"The Other Generation" is given different context in the film than the stage version. In the stage version, it's sung after Ta presents Linda as a possible bride. The film has it happening before Linda has even met his parents.
Breakaway Pop Hit: For all the covers "I Enjoy Being a Girl" receives, it seems a little unlikely that many people can name the musical it originated from, or even recognize it as a Rodgers and Hammerstein piece.
The Cast Show Off: Nancy Kwan, a trained ballerina, shows off plenty of her dance skills in Linda's routines.
Creator In-Joke: In the brief scene where Sammy Fong and Mei Lei sit in a beatnik coffee shop, on stage someone reads the poem "Like A God". This was a planned song between the two that got cut from the original stage version.
The lyrics of "Chop Suey" - "Harry Truman, Truman Capote and Dewey" - were changed to "Bobby Darrin, Sandra Dee and Dewey" because producer Ross Hunter had Bobby Darrin and Sandra Dee under contract, and they were more recognisable names. And of course Harry Truman hadn't been in power for a decade. Thomas Dewey remained in the song simply because no other words rhymed with 'suey'.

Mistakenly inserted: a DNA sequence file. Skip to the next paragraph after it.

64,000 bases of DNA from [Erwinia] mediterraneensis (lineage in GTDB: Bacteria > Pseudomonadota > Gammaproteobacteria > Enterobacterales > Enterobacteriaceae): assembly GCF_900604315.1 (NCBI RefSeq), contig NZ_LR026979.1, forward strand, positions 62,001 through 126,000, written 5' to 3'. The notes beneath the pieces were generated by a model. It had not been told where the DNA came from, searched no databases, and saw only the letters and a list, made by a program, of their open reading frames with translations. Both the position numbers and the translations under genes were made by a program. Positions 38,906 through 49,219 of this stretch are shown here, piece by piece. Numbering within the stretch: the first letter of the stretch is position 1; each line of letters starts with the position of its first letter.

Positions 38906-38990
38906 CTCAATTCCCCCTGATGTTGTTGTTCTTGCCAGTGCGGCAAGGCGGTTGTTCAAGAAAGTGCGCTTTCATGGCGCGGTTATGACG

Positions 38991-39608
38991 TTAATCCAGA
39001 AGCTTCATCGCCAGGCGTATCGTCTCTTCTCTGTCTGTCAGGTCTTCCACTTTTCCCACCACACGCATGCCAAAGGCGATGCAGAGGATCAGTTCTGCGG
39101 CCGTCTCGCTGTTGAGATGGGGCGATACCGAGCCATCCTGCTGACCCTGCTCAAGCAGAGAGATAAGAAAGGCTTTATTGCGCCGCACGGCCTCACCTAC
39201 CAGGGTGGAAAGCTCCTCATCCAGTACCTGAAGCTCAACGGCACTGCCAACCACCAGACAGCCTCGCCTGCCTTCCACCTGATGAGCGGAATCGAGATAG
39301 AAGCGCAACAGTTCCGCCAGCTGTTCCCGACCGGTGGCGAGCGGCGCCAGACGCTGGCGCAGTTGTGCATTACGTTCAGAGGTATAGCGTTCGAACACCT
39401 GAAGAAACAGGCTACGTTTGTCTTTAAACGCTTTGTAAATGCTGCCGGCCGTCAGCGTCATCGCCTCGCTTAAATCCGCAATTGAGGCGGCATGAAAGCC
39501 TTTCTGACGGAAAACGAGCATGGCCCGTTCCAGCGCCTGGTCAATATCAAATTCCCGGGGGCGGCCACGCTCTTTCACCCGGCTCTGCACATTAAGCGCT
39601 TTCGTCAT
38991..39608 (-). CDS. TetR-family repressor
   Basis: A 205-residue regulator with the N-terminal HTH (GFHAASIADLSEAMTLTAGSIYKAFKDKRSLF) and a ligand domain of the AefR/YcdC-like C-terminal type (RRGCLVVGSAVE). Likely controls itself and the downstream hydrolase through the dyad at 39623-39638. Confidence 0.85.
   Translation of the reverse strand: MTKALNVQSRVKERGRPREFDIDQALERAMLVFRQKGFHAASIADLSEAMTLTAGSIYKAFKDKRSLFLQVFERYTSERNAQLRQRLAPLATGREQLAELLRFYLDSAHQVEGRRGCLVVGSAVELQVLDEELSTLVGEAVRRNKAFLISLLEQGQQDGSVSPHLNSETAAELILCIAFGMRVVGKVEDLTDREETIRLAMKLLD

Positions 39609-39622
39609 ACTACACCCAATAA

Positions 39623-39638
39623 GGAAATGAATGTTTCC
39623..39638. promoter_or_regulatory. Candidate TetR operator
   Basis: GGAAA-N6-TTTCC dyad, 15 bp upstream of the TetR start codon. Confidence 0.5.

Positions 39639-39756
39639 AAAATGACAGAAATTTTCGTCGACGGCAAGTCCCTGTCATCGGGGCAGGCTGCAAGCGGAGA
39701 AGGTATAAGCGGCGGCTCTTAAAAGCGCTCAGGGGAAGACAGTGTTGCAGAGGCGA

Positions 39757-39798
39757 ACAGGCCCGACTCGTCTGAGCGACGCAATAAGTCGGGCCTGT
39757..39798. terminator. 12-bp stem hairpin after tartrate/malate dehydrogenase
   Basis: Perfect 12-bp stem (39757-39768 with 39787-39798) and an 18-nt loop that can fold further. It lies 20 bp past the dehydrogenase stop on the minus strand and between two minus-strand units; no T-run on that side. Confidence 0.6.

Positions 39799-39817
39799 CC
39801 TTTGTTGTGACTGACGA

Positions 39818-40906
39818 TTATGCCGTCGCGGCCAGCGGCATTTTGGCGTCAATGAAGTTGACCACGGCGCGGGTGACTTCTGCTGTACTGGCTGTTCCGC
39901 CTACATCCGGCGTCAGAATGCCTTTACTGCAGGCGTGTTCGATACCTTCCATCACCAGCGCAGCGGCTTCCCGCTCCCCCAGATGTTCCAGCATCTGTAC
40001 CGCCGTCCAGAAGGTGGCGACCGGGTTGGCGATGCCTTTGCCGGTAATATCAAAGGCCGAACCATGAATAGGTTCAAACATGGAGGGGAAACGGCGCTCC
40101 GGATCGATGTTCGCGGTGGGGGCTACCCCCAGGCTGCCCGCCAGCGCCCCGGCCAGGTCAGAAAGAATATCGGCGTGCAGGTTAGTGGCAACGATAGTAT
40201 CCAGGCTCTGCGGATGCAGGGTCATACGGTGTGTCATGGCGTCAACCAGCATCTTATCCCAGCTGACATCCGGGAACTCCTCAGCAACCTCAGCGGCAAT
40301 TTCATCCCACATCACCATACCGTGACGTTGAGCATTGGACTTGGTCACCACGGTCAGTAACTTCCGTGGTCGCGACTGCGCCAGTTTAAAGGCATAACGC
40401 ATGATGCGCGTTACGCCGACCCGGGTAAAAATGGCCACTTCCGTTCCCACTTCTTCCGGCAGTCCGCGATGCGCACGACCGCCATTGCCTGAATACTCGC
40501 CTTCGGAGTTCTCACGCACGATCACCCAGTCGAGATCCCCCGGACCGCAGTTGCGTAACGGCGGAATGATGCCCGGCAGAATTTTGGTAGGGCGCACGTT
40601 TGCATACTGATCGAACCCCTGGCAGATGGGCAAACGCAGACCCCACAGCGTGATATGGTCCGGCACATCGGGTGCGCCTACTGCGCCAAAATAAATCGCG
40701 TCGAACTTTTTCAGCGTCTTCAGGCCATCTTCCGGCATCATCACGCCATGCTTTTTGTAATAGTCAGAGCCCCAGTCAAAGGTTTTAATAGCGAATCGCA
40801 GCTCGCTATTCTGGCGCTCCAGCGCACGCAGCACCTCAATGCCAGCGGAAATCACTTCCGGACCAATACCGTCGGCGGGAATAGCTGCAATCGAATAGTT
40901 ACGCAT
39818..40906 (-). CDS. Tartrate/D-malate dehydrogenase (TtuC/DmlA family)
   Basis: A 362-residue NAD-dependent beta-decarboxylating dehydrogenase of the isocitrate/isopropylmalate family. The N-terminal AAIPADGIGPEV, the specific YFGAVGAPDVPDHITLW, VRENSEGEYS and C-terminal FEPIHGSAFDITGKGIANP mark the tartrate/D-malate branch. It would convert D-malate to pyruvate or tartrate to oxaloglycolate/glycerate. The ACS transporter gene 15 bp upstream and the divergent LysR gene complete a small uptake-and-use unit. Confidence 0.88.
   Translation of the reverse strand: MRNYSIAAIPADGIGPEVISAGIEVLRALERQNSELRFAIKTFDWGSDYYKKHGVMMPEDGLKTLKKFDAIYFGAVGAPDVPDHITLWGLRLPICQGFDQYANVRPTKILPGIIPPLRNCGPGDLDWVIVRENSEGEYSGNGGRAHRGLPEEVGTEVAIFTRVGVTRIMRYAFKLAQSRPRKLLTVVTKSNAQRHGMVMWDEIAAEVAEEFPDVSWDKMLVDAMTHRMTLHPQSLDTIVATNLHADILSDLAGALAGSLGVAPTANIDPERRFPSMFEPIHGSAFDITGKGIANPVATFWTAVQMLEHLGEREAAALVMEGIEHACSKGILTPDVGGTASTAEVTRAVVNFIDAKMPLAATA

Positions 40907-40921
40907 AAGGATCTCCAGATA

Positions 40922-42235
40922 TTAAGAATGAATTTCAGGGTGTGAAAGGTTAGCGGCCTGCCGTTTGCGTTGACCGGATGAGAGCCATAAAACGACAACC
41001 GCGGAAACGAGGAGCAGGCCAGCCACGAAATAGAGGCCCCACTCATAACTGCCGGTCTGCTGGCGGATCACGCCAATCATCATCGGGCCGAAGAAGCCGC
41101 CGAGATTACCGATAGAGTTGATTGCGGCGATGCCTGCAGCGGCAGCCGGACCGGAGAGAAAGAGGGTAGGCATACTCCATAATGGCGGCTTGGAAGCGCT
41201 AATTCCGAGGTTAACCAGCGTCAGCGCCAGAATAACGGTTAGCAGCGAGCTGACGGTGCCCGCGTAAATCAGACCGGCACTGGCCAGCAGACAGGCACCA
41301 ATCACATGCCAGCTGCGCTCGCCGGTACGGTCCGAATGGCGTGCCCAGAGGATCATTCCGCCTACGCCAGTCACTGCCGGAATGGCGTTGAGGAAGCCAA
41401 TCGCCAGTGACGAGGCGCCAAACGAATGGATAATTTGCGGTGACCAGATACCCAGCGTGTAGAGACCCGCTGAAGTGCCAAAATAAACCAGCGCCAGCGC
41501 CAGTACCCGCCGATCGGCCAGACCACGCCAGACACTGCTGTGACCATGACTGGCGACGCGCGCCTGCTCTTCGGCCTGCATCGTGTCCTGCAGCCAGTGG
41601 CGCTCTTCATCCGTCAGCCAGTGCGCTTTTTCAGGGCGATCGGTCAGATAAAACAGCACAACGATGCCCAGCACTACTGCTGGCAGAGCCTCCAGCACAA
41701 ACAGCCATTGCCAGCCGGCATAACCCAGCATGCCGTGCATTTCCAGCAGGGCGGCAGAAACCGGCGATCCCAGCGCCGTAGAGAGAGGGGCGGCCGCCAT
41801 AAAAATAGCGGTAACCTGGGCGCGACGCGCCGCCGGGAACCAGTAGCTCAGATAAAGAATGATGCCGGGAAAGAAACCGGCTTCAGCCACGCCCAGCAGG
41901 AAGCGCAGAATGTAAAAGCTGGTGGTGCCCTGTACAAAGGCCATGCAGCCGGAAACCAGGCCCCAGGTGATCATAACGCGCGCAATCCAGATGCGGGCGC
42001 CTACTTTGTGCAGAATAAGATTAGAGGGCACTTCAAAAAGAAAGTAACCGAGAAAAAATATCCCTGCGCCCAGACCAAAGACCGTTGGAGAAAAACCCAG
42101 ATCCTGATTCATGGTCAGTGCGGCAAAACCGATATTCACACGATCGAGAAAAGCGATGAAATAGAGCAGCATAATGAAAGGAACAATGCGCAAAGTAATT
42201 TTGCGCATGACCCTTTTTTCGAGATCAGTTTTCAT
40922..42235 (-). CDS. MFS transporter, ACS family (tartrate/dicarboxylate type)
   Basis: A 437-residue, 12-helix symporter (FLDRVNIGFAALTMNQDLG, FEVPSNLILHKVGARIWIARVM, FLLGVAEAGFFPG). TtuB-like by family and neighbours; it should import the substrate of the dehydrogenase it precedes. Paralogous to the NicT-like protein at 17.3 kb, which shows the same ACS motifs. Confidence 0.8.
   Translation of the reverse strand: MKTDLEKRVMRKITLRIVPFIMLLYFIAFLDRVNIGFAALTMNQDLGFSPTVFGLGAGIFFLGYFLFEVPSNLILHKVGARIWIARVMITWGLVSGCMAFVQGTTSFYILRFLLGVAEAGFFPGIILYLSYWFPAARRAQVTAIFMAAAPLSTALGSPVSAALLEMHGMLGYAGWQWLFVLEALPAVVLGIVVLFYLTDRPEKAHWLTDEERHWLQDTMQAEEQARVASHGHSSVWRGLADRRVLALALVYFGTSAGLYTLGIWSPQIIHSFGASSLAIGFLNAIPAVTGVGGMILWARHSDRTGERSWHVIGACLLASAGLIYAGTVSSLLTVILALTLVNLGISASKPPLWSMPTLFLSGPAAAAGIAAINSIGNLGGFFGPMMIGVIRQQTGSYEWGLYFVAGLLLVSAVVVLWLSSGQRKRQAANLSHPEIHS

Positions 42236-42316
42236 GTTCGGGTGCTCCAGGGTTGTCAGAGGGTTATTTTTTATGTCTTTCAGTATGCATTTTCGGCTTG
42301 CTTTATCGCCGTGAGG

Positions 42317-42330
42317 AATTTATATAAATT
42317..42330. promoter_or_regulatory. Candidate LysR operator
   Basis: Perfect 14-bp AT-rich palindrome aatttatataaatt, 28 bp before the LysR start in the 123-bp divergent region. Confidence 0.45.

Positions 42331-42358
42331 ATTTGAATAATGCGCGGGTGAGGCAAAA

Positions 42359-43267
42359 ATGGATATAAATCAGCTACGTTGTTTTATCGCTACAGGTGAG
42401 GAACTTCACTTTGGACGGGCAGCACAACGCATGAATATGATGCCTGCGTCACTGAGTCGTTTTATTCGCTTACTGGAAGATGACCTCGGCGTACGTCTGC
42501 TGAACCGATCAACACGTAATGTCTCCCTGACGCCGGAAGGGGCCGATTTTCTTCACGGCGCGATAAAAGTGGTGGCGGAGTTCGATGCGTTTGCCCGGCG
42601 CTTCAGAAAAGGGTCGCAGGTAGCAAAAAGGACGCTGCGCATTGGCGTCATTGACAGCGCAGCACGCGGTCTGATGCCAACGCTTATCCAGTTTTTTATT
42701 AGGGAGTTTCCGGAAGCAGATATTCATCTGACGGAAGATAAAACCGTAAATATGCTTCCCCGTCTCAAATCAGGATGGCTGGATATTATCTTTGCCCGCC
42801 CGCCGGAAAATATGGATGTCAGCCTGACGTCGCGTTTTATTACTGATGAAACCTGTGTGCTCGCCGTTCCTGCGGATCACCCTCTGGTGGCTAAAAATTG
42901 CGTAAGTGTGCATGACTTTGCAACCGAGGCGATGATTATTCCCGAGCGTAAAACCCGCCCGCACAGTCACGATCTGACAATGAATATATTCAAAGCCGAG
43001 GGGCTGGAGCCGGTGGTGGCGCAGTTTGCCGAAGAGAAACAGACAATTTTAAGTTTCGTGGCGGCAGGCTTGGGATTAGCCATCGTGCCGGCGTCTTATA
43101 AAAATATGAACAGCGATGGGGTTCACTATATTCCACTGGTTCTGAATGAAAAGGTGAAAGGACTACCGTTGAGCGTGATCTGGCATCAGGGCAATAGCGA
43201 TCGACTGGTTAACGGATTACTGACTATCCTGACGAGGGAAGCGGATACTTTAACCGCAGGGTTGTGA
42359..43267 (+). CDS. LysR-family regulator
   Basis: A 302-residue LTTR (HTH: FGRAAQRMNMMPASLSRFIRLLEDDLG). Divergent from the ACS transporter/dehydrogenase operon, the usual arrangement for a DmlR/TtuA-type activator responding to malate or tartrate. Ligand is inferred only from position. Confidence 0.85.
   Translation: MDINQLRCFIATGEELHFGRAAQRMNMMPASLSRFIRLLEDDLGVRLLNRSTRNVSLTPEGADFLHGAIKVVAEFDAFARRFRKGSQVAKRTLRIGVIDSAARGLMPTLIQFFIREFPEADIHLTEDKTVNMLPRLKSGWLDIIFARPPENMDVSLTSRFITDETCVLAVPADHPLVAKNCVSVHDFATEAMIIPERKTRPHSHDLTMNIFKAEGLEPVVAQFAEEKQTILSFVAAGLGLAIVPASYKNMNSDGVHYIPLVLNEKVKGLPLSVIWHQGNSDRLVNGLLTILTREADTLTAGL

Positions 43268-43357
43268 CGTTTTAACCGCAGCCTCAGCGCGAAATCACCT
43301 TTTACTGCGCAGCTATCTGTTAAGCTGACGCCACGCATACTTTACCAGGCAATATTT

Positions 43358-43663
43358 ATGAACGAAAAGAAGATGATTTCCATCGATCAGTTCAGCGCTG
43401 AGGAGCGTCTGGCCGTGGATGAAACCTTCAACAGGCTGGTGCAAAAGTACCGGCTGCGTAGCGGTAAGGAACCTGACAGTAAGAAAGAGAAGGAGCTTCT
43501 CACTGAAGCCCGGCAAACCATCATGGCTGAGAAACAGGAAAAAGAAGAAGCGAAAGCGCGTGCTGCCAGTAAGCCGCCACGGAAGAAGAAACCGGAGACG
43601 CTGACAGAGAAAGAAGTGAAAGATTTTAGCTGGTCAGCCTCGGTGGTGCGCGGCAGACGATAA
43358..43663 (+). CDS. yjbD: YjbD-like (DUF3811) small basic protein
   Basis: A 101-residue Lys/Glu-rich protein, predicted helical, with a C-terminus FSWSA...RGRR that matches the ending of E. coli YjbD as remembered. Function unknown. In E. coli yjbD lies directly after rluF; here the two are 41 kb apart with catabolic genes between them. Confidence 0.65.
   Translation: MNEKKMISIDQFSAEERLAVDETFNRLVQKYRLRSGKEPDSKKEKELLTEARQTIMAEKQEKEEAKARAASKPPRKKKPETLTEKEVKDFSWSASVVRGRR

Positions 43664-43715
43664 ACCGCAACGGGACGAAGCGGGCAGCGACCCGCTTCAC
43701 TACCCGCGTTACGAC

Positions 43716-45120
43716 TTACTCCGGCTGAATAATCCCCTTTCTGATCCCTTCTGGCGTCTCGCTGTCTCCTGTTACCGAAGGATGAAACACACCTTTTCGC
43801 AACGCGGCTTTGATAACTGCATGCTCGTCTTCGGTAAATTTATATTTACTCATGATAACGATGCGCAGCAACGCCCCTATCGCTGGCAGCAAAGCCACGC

In the original novel Helen commits suicide. Rogers and Hammerstein thought that was too depressing an ending for such a strong character. As such her story is left unresolved.
Fake Nationality: A good number of the cast members in the film and Broadway performances are of Japanese descent. In the film, Madame Liang is played by Juanita Long Hall, who is Afro-American. Nancy Kwan is the only cast member of the film to have Chinese blood.
Keep Circulating the Tapes: The movie did not come to DVD until 2006, seven years after Rodgers and Hammerstein movies started coming to DVD. Even the long-lost TV special Cinderella and the widely panned State Fair remake beat it to the punch.
Nancy Kwan was dubbed by BJ Baker for Linda Low's singing.
Marilyn Horne dubbed Reiko Sato for Helen Chao's too.
What Could Have Been: Anna May Wong was set to star as Madame Liang in the film version. But she died suddenly before production began, and Juanita Long Hall replaced her.
For whatever reason, the 1961 movie stands as the only big-screen, live-action Rodgers and Hammerstein musical adaptation that 20th Century Fox doesn't own the rights to-Universal International released the movie instead.